• Tweets are archived – of sorts and can be used against you months later. Doesn’t matter if your views changed, as you can not change the tweet it can be attributed to you. Oh yes, you can delete a tweet, but for the press this is an even better message. “$company employee showed his criticism on twitter but subsequently deleted the tweet.” is a good hint to claim your company or peer group censors you.

Mistake to avoid #2: Get bullied into giving information you don’t have

Don’t assume things. You have a brain; question them instead. One thing is simple to follow and important to understand: if you do not know something, don’t assume. It is as simple as that. You don’t know, so don’t say yes or no as you can be quoted and then it is up to you to explain yourself again. This is especially bad when your choice of guess was very wrong and you end up being put in a group you don’t want to be in. There is nothing more annoying than to be applauded by people you don’t like as you helped their cause.

People will try to bully you into taking a side, especially on Twitter. These people don’t care about insight (although that is a common trick: “hey, you are on the inside, this is amazing, I’d love to hear your ideas about this”); they want to have ammunition for attacks. “how can you say that didn’t happen or isn’t true? $x of your company said so, I can prove it here”. Don’t fall for this. Instead, turn the tables and ask questions. Repeat your questions if needed. Here are some I used:

  • Where did you get this information from? I don’t know about that and wasn’t part of this decision. Can you show me?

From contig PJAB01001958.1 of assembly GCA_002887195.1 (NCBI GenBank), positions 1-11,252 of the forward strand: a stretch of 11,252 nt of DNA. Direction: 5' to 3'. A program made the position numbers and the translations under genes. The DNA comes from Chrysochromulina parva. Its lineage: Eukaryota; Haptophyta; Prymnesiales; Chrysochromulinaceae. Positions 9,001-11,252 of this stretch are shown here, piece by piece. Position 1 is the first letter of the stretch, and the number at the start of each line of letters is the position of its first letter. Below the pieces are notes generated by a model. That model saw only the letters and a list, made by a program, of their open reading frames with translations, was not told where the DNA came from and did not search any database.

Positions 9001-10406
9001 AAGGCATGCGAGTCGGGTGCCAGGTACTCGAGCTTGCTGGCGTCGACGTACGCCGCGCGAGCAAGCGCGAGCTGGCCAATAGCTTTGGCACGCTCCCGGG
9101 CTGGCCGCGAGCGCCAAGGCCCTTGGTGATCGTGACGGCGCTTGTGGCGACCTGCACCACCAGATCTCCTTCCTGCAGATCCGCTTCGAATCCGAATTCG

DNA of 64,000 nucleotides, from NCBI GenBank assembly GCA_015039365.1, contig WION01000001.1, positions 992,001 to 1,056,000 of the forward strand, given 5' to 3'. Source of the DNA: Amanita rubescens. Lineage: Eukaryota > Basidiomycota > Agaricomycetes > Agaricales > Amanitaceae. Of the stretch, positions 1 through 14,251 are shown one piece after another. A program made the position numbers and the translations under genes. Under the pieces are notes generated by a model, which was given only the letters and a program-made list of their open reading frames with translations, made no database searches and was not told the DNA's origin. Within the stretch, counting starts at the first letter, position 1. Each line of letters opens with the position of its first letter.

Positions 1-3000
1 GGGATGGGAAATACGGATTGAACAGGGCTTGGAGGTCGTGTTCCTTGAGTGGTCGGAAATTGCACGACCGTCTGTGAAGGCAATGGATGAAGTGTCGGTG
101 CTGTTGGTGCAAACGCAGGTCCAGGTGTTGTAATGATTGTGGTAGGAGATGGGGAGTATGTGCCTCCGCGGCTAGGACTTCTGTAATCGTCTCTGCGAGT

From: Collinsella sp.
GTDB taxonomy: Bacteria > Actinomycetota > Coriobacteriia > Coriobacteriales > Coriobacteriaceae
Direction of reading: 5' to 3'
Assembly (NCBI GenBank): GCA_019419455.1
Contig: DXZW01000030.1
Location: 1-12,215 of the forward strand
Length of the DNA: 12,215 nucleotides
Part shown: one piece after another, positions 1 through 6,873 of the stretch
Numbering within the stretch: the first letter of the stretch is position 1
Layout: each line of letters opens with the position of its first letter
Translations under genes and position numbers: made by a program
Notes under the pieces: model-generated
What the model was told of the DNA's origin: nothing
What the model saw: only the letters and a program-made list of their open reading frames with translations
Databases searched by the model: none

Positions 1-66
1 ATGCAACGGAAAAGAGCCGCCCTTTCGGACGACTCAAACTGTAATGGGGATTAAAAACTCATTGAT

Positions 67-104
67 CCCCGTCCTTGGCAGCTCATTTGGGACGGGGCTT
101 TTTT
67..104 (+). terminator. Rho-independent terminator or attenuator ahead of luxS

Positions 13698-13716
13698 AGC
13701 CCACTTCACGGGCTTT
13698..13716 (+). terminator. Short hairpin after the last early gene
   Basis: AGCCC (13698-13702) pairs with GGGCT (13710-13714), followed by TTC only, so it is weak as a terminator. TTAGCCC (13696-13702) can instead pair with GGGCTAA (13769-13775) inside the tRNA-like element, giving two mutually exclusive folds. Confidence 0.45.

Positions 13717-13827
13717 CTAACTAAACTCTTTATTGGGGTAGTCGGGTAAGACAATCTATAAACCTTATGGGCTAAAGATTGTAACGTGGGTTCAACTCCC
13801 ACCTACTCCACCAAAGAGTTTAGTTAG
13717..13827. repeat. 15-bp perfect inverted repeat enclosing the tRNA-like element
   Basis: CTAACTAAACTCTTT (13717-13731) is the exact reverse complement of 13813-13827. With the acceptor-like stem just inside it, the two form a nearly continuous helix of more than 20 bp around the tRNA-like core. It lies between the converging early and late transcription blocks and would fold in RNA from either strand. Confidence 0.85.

• That’s an interesting topic and question, but I don’t think it can be answered here and in this format.
  • Would you like people to talk about this topic if it revolved around you without having full insight? I would feel bad about this.

Do not say “No comment”. This means you know, but you choose to or aren’t allowed to say. It is an invitation to pester you until you give out the information you’re hiding.

Mistake to avoid #3: Get scared and withhold information that is important

Be afraid of those who are out to get bad quotes, don’t be afraid of your colleagues. Unhappy silence doesn’t help – showing unity does. Talk to colleagues, talk to people who are near you and tell them about your feelings. Point out to people who you think are out of line directly and personally that they are. It is up to them to realise their mistakes and make amends, not for you to jump into the ring with them. The silent majority has important points to make, and you have the right to tell them to the loud ones.
If you are afraid of speaking out, tell people who do and ask them to bring your point of view into the mix. You don’t have to become the target, but you can be a helper to bring out the truth. Not the loudest should win.

Mozillians: This is an offer – if you have points that worry you and feel too intimidated to speak, tell me. I will keep you anonymous but do my best to tell people about your POV.

Mistake to avoid #4: Get consumed by anger

The less you respond to negative people, the more peaceful your life will become